The pandemic has provided valuable lessons for funders to rethink research culture

An image showing money in test tubes

Source: © Paul Garland/Ikon Images

By directing funding appropriately we can build a more inclusive and diverse research culture

The last 18 months has changed the way the world works and research is no exception. Good research culture has become more important than ever as the pandemic has tested the community’s resolve and creativity.

Individuals have been affected in many ways, whether it’s through the impact on wellbeing and mental health or their ability to carry out their research. A recent Vitae study, funded by UK Research and Innovation (UKRI), found that 58% of respondents said the pandemic had made it impossible to do their planned research.

The R&D community has rallied to meet the challenge of the pandemic at an extraordinary pace, enabling the UKRI to be at the forefront of vaccine research and development, building on our long-standing investments in underpinning research across disciplines. And we can draw valuable lessons from this response on how we can foster a positive and inclusive culture, drawing upon talent from across the sector and society. Talented people and teams are what makes our system special.

What are we doing?

The recently published Research and Development People and Culture Strategy sets out the government’s commitment to creating a more inclusive, productive and sustainable R&D sector in the UK, in which a diverse set of people and ideas thrive. Having helped to shape the strategy, UKRI is developing ambitious new measures to put this vision into practice.

These include establishing a good practice exchange where ideas on improving culture can be tested; a joined-up talent offer open to people across all career stages, sectors, and cultures; and consultation on a new deal for postgraduate research students addressing funding and career routes.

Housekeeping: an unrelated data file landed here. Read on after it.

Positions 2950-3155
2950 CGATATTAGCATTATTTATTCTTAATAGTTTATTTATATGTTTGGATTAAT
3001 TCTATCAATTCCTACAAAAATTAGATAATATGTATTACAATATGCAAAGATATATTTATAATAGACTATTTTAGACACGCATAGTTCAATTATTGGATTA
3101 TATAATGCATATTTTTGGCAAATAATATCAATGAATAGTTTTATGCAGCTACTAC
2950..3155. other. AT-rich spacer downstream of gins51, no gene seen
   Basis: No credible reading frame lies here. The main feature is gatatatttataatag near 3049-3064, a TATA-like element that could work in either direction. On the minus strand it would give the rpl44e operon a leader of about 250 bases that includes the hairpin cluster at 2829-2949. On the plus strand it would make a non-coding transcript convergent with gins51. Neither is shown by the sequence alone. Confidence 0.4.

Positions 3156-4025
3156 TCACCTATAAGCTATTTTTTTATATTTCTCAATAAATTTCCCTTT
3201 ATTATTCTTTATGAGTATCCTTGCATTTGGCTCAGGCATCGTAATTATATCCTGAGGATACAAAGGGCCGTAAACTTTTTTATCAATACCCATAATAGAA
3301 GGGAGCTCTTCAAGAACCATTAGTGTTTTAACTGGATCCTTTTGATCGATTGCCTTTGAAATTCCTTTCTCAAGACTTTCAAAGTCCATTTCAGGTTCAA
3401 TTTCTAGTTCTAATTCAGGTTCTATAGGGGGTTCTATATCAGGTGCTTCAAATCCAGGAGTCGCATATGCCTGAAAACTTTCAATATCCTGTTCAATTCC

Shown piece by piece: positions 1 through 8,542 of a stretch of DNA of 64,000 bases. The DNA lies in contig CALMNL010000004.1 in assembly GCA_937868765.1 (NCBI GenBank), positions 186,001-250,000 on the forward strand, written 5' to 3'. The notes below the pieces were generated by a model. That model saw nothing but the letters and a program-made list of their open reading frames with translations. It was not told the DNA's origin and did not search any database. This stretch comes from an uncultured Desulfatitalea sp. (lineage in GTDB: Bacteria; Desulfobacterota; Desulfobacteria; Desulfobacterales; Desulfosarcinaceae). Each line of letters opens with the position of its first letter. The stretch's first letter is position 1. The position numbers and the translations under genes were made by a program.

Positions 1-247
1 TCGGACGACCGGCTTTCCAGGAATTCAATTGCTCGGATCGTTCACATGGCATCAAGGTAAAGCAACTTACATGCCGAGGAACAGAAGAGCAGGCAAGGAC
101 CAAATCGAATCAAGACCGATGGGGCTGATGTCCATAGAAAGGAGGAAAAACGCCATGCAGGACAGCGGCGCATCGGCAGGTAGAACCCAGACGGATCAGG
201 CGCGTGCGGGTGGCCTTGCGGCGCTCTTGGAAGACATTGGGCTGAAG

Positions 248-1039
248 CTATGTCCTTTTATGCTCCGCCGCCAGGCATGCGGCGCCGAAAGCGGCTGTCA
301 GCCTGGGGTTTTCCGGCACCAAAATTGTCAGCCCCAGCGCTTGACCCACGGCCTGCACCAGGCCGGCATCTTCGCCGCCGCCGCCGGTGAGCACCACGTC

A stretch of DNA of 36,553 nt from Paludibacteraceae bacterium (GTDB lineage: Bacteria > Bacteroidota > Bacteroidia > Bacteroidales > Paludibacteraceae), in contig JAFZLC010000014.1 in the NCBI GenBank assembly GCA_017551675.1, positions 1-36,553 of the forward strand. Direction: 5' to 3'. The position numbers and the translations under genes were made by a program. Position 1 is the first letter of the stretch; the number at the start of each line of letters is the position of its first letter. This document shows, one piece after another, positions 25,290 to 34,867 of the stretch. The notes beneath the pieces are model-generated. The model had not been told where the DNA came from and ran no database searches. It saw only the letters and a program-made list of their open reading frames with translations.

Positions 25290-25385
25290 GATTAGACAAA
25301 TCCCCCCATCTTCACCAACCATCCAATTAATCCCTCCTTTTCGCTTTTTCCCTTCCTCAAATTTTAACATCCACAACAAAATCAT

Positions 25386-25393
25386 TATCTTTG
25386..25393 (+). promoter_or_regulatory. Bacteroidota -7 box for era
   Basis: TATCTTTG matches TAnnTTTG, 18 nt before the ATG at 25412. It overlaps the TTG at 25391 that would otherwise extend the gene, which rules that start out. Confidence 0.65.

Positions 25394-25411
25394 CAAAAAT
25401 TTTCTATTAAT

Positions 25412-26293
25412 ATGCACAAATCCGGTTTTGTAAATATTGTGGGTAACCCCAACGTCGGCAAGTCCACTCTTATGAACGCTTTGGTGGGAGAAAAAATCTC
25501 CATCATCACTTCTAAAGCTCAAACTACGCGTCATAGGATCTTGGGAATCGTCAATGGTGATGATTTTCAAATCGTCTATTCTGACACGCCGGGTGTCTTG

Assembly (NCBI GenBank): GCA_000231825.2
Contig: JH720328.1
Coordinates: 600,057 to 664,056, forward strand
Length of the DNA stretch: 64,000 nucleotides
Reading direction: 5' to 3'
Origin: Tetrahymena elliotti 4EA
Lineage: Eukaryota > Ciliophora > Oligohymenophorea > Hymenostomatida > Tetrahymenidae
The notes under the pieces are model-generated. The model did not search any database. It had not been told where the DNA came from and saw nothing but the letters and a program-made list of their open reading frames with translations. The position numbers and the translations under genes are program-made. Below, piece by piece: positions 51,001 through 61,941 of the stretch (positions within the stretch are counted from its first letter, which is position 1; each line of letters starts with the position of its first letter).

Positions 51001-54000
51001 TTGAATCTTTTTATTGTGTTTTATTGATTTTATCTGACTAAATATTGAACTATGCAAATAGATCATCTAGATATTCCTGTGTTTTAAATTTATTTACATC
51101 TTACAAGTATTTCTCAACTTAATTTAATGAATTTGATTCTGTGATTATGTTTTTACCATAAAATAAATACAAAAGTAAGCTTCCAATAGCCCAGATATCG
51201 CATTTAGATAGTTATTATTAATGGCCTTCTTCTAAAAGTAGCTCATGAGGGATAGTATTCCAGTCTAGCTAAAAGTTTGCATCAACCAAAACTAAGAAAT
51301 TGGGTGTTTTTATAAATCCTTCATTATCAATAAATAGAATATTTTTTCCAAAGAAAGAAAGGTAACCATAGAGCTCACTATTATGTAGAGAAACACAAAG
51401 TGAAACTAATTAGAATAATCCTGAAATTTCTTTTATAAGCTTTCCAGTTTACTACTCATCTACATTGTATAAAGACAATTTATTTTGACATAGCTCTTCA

Fostering a diverse and inclusive research environment requires addressing underrepresentation. At the Engineering and Physical Sciences Research Council (EPSRC) we know that we face many challenges around creating a more inclusive environment. Our have your say surveys and strategic dialogues have provided colleagues with rich lived experiences to help shape and co-create strategy.

The underrepresentation of women in the engineering and physical sciences is a significant, long-standing challenge as outlined in our recent community survey and report. We have been making changes, though we have much further to go. Work to date includes introducing mixed gender panel policies, refreshing membership of the peer review college and introducing policies to support those with caring responsibilities.

Our 2019–20 award rates for women principal investigators were 36%, compared with 30% for men, and for the fourth consecutive year, women have had higher award rates than men in our fellowship scheme.

We also know that researchers from Black, Asian and minority ethnic backgrounds are underrepresented in our portfolio, and we have recently published our action plan to address this. We are taking action to challenge bias and ensure fair and inclusive funding processes, and increase representation in our peer review college and advisory bodies.

Within the EPSRC physical sciences team, we are working towards aligning and implementing organisational policies to ensure that we can act on the challenges faced by the communities that we support. We’re starting by looking at our team, ensuring that we are equipped with the right knowledge and tools to meaningfully engage. To enable an R&D system that can reach its full potential we are focused on fostering positive change within the community.

We are a diverse team, with different backgrounds, and we’ve gone through change in the past 18 months like everyone else, using this journey to help set our culture and ways of working. We know the effects of the pandemic will continue for some time and as an organisation we have issued guidance to the community on what additional support we can offer.

In line with UKRI’s vision, we want a culture where everyone feels valued, that their role in enabling R&D is recognised and we can create an inclusive environment that continues to inspire a future generation.

Working together

The challenges we face are not unique to the chemical sciences community, but we all have a role to play to bring research culture and equality, diversity and inclusion (EDI) up the agenda.

If you don’t know where to start, or what the challenges are from beyond you own perspective, then the RSC and UKRI have resources that can help. EPSRC will also be launching a new guide later this year to help embed EDI in departments and institutes.

We are committed to fostering and delivering this culture change – but it will require all of us across the sector to take the action necessary to make this happen. Small changes can make a positive impact. Ask yourself what more can we collectively achieve together?